There was a time, in the mid-1990s, when Porsche was down to just two models in its lineup. This decade the company is showing new energy, coming out with an SUV, a new sports car, and now a hatchback sedan. The Panamera represents a new and potentially lucrative direction for Porsche as it competes with big luxury sedans from BMW, Audi, and Mercedes-Benz.

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The Panamera is uniquely styled, and some would say ugly. But after spending a week with the car, it grew on us. The front end is unmistakably Porsche design, whereas the rear hatch shows graceful curves. The only part that seems out of proportion is the stretched roofline over the cabin.

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Porsche's direct-injection 4.8-liter V-8 is a tremendous powerplant, cranking out 400 horsepower and 369 pound-feet of torque, getting the Panamera 4S to 60 mph in 4.8 seconds.

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We found the front and rear seating areas spacious enough, although the Panamera does not have the cabin proportions for a chauffeur-driven car. Access to the rear seat is slightly compromised by the door sill's shape.

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The Panamera comes standard with Porsche Active Suspension Management, an adjustable system that changes the shock absorber response to counteract body roll and improve handling.

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Even with the suspension set in Comfort mode, the Panamera's ride is sports car hard. As the 4S model, this Panamera also has all-wheel drive.

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This spoiler automatically deploys at speed, increasing downforce to the rear wheels.

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The cabin is luxuriously appointed, but the Panamera is still a hatchback. The rear seats fold down to maximize luggage space.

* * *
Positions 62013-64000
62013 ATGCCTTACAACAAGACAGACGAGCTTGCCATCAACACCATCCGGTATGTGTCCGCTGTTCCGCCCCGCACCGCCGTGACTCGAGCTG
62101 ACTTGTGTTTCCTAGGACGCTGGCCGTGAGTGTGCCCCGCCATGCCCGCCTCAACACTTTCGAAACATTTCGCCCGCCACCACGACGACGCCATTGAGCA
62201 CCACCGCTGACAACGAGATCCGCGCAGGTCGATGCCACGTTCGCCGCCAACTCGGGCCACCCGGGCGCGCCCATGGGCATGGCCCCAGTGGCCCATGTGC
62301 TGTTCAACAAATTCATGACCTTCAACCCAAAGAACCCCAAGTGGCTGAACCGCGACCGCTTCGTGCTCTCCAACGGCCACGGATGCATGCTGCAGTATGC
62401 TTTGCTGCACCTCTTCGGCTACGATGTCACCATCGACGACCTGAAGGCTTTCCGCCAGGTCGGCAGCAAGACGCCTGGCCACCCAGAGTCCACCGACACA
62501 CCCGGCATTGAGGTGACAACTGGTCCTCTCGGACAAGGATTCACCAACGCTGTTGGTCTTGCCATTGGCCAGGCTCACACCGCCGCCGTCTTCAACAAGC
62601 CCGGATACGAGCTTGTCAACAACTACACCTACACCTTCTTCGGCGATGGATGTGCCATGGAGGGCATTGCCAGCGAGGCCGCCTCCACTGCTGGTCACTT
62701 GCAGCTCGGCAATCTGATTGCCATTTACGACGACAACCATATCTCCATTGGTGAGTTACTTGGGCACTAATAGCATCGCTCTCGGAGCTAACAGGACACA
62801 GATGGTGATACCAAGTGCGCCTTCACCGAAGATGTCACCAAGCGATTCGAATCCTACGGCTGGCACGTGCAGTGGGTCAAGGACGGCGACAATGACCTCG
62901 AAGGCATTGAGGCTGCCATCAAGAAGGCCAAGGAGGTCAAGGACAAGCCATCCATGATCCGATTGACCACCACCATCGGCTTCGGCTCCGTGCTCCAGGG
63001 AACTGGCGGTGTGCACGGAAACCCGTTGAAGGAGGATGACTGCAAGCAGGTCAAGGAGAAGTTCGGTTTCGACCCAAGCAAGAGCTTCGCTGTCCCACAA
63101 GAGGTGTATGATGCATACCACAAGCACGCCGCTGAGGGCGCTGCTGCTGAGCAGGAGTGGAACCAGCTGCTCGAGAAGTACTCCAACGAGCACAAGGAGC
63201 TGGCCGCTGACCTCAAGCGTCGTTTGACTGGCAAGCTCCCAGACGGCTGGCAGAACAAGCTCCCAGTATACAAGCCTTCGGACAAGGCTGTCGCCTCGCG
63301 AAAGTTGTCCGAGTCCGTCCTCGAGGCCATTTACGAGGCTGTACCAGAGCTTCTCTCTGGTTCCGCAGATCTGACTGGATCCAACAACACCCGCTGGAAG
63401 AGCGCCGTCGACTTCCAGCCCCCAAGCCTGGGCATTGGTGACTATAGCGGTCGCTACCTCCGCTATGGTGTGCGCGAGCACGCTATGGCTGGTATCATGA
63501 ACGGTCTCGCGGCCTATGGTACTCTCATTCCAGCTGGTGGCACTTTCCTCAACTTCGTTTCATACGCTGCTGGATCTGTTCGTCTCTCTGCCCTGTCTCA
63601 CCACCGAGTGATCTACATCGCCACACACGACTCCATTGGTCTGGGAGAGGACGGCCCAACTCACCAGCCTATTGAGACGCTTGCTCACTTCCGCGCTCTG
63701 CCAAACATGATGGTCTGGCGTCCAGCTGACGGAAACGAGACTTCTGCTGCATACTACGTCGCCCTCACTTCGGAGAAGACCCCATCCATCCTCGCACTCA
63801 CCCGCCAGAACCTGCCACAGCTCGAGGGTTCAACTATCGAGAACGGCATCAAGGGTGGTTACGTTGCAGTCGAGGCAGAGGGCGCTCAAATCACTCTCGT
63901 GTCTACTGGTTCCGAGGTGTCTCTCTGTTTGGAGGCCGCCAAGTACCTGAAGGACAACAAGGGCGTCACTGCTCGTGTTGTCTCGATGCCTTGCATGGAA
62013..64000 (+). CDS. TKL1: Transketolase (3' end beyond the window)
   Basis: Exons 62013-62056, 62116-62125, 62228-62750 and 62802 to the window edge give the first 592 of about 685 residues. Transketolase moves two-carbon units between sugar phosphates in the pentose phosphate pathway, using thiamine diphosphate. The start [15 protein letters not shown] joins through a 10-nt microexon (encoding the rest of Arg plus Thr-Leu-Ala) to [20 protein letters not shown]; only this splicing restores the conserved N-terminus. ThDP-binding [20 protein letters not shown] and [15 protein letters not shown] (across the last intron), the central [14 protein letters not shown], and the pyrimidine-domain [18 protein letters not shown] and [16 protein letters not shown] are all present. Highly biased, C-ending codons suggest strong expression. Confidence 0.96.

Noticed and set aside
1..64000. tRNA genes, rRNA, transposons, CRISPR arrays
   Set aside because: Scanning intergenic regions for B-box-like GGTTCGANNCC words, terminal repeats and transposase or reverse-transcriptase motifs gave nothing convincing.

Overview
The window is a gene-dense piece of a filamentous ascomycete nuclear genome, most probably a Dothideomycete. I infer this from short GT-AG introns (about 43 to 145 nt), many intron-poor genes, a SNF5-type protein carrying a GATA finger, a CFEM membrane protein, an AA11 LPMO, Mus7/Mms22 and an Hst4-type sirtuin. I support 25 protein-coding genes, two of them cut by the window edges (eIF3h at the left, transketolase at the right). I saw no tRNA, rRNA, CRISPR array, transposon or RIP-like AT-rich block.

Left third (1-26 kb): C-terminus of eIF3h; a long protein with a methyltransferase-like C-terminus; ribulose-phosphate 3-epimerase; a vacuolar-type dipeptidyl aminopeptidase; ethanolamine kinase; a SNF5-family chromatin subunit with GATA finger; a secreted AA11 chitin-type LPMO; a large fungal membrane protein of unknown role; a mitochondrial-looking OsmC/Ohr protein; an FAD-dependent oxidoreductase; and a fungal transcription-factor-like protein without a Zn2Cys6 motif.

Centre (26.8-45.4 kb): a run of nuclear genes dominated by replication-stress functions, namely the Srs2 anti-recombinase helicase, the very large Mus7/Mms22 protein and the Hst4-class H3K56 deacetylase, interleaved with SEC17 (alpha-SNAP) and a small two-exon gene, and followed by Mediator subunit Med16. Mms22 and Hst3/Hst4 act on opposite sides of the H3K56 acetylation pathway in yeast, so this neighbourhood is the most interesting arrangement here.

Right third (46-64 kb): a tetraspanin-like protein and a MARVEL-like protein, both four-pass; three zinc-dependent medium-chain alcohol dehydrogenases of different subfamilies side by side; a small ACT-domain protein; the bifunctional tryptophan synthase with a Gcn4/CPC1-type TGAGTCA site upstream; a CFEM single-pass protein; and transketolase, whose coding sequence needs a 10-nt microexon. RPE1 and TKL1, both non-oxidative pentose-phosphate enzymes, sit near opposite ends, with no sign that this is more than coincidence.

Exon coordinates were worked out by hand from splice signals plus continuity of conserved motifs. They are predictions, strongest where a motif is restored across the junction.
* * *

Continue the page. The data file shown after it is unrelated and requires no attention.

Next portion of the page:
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Our car came with a special leather package that lined just about every available surface in the cabin with animal hide.

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Instead of paddle shifters, the Panamera uses shift buttons. They are very poorly placed; you have to move your hand on the wheel to push them.

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The tachometer sits front and center in Porsche's classic five-ring instrument cluster. The middle gauge on the right is actually an LCD showing a variety of useful information.

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The Panamera comes with Porsche's Doppelkupplungsgetriebe, a seven-speed automated manual dual-clutch gearbox. We found its programming and response superb.

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The hard-drive-based navigation system uses detailed maps for some downtown areas, showing 3D-rendered buildings.

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The maps show in 3D or 2D, and have a traffic overlay for incidents and flow.

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When the Panamera gets data about a traffic jam ahead on a programmed route, it pops up a warning screen, and offers to detour around the problem.

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We found the iPod integration very easy to use, with full access to albums, artists, genres, and individual songs.

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The Bluetooth phone system downloads contact lists, making them available on the car's LCD. But there is no voice command system for dialing by voice.

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This distance sensor system is standard, and a rearview camera is optional.

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